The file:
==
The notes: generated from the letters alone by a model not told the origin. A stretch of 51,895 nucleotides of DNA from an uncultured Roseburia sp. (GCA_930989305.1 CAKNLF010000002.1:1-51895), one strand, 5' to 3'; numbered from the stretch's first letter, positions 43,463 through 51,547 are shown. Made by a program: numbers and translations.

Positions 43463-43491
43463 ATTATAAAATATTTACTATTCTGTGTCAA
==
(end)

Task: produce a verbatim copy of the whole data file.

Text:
The notes: generated from the letters alone by a model not told the origin. A stretch of 51,895 nucleotides of DNA from an uncultured Roseburia sp. (GCA_930989305.1 CAKNLF010000002.1:1-51895), one strand, 5' to 3'; numbered from the stretch's first letter, positions 43,463 through 51,547 are shown. Made by a program: numbers and translations.

Positions 43463-43491
43463 ATTATAAAATATTTACTATTCTGTGTCAA